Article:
GOULD — Gould Recorder-Treasurer Pam Barley Gibson said Monday she was frustrated because Simmons First National Bank in Pine Bluff has "frozen" all of the cash-strapped city's checking accounts.

GOULD — Gould Recorder-Treasurer Pam Barley Gibson said Monday she was frustrated because Simmons First National Bank in Pine Bluff has “frozen” all of the cash-strapped city’s checking accounts.

“We’re talking about more than one account,” Gibson said. “Not CDs, these are checking accounts.”

Gibson said Gould Mayor Earnest Nash Jr. went to the bank “raising cane” because he was denied access to the accounts. Gibson said account numbers were changed “to keep (Nash) from withdrawing money illegally.”

On Tuesday, Nash said he wasn’t ready to comment.

“There will be a time when I will be able to comment, but not at this time because I have pertinent information that I have turned over, so I can’t really comment,” Nash said.

Marty Casteel, executive vice president of Simmons First, told a reporter Tuesday he couldn’t comment on someone else’s account, but the bank’s attorneys were looking into the matter regarding Gould.

“I can’t comment on the accounts to you because you’re not an authorized signer on the account,” Casteel said. “I’m not going to comment on anything (Gibson) may have said or anyone else. We are dealing with it. We are dealing with the circumstances surrounding the turmoil that’s been widely reported concerning Gould. I think we now have a solution. We have asked our attorneys to sort through this event and I think we have a solution. And I have not communicated that solution to anyone but I really can’t comment on it because it is a private matter between a bank customer (and the bank).”

Nash was recently charged with two counts of nonfeasance in office because Nash allegedly, on Feb. 15, 2012, “unlawfully, willfully and knowingly” authorized payments from the city of Gould’s General Fund and the City of Gould Disaster Fund in violation of a city ordinance that prohibits him from spending more than $100 without council authorization.

The ordinance, which was passed by the Gould City Council in the spring of 2011, prohibited the mayor from opening any checking or other financial accounts on behalf of the city of Gould and prohibited him from writing and signing checks and/or otherwise transferring funds from any city account.

However, Nash and a councilwoman opened a checking account called the City of Gould-Disaster Fund in December 2011 and have been getting city utilities paid by automatic withdrawals.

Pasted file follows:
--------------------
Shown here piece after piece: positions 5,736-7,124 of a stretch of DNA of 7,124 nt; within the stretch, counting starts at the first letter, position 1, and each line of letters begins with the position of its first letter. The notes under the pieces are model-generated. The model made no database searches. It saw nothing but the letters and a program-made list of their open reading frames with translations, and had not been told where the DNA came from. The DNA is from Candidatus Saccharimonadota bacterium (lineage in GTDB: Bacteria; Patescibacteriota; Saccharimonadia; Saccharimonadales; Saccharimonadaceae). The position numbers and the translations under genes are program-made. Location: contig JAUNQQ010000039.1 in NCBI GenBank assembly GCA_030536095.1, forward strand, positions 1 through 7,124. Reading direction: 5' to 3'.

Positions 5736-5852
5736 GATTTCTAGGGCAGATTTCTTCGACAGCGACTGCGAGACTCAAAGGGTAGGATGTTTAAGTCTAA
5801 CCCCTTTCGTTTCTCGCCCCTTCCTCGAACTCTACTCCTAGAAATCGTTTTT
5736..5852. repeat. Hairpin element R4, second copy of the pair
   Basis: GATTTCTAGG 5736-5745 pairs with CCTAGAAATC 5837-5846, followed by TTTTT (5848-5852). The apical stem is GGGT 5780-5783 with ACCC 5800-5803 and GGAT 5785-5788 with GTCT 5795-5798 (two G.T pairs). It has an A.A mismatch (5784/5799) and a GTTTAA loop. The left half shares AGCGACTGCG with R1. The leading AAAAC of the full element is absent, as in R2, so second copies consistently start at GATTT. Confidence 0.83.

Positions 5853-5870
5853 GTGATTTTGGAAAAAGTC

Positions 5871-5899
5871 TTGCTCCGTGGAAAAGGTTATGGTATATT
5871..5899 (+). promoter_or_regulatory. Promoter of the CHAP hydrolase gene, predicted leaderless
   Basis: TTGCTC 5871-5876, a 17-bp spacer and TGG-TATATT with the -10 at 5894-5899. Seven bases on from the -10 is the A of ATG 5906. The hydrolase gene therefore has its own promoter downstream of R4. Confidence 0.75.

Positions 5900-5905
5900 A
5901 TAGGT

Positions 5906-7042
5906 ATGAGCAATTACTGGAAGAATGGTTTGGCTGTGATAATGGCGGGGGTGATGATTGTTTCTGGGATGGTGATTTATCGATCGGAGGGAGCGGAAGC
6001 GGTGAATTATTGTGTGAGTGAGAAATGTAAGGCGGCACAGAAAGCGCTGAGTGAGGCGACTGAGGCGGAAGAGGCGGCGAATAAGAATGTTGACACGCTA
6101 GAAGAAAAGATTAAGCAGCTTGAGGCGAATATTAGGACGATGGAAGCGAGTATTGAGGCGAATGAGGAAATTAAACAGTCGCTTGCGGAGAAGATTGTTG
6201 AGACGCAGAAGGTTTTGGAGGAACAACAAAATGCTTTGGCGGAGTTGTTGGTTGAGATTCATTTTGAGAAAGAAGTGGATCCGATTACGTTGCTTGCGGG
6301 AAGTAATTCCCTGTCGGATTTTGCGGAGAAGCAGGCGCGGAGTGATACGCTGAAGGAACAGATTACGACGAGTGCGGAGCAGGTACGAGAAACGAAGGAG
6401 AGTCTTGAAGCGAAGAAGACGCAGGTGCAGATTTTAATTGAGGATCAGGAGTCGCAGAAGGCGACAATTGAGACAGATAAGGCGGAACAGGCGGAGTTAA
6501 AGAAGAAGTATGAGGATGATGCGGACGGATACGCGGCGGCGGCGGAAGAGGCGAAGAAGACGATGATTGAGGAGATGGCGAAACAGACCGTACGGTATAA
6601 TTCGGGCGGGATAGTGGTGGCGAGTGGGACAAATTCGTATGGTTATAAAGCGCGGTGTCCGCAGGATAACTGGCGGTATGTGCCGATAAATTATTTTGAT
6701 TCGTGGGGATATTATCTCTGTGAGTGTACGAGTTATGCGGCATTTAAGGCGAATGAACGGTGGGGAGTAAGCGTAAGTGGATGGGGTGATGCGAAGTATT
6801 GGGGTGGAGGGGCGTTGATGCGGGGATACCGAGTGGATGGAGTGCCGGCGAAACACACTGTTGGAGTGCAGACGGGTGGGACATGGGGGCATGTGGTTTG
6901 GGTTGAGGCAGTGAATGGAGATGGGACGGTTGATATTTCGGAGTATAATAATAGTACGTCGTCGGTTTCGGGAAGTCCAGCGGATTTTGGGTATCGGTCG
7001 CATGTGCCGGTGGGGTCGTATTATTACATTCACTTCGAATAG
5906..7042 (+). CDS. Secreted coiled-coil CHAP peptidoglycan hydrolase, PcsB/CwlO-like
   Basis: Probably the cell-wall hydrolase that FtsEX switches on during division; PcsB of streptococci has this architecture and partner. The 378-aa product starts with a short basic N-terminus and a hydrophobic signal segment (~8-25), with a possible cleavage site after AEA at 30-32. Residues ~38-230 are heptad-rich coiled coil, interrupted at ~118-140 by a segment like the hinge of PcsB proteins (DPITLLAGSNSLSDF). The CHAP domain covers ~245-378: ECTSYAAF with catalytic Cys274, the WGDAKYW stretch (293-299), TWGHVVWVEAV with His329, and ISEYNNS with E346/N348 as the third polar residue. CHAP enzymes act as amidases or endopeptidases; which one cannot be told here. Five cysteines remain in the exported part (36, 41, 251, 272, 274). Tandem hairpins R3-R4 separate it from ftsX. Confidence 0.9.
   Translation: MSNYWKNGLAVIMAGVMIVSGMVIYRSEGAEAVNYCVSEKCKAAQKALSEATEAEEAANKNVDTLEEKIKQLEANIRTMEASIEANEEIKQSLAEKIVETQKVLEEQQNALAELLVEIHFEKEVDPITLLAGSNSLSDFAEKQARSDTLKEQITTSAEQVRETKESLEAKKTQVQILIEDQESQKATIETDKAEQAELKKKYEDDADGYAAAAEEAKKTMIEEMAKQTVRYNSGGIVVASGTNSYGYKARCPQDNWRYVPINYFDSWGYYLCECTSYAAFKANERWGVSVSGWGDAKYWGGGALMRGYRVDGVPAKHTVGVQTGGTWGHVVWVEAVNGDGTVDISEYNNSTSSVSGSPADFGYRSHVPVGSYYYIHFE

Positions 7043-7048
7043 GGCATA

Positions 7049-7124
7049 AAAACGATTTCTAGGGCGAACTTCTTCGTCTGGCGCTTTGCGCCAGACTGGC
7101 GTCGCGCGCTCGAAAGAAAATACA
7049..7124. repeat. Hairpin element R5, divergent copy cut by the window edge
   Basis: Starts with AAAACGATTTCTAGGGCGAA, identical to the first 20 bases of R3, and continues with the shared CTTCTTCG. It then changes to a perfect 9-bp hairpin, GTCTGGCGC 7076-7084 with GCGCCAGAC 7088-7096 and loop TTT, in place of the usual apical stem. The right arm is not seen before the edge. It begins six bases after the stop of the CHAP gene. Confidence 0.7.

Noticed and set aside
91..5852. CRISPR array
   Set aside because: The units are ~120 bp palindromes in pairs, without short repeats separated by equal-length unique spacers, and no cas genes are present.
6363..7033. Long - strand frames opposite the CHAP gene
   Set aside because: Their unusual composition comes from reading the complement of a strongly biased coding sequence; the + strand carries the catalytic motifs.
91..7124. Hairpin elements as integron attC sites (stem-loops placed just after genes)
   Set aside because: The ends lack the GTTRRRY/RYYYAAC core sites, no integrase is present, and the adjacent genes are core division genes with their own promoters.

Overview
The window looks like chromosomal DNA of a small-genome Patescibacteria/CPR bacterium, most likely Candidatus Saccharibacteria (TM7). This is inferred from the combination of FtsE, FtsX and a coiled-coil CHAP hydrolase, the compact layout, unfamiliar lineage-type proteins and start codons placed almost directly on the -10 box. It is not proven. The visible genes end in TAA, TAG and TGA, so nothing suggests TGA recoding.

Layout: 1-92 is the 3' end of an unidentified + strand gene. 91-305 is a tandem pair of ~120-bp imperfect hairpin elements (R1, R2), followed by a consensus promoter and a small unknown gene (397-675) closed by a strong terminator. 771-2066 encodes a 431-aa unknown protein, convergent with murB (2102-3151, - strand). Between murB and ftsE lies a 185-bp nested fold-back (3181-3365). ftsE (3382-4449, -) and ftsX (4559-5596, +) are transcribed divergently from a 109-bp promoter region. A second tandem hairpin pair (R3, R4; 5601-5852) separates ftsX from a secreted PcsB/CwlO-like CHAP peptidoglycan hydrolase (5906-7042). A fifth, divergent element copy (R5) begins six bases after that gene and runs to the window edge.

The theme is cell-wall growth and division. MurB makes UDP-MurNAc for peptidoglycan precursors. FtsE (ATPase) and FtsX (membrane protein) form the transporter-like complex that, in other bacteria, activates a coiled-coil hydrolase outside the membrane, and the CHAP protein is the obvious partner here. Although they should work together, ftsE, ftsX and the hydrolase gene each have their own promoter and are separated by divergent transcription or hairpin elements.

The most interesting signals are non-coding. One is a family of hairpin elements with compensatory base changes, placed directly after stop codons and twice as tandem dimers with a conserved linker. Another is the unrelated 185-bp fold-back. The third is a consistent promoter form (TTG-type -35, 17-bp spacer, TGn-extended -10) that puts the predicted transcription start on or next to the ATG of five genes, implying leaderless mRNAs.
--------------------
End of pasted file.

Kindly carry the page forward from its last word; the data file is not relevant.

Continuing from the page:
Gibson said she and former Councilman Harry Hall had frozen the accounts a few weeks ago to keep Nash from accessing the funds but she and Hall later went back to “unfreeze” the accounts. (Hall’s status in the city is unclear, however, since he submitted a formal resignation to the council on April 10 that the council refused to accept it by a 3-2 vote.)

Gibson said she was notified by a telephone call from Simmons Bank that the accounts were “frozen” and she later called back to say she had written six checks, giving the bank the amounts, check numbers and identifying the recipients, but she said the bank refused to let the checks clear.

“The city is fixing to be shut down,” Gibson said. “My hands are tied. We can’t pay bills. I’m royally upset.”

Gibson said she has been working from home since Nash refuses to let her in her office.

Gibson said bank officials told her that a Simmons Bank lawyer is researching the matter.

Gibson said the City Council could hold a special meeting and vote to change banks. However, one City Council member will be out of town for about a month, so Gibson isn’t sure there will be enough votes to change banks.

“I’m not a happy camper and a lot of other folks aren’t either,” Gibson said. “I’m backed all the way to the corner with no way to turn. But I want the people to know that we are still trying to do what is right, but (Nash) is not going into his office, he’s not coming to meetings, he’s trying to keep the council from having meetings by locking city hall and then driving by.”

“We’re trying to do all that we can,” Gibson said.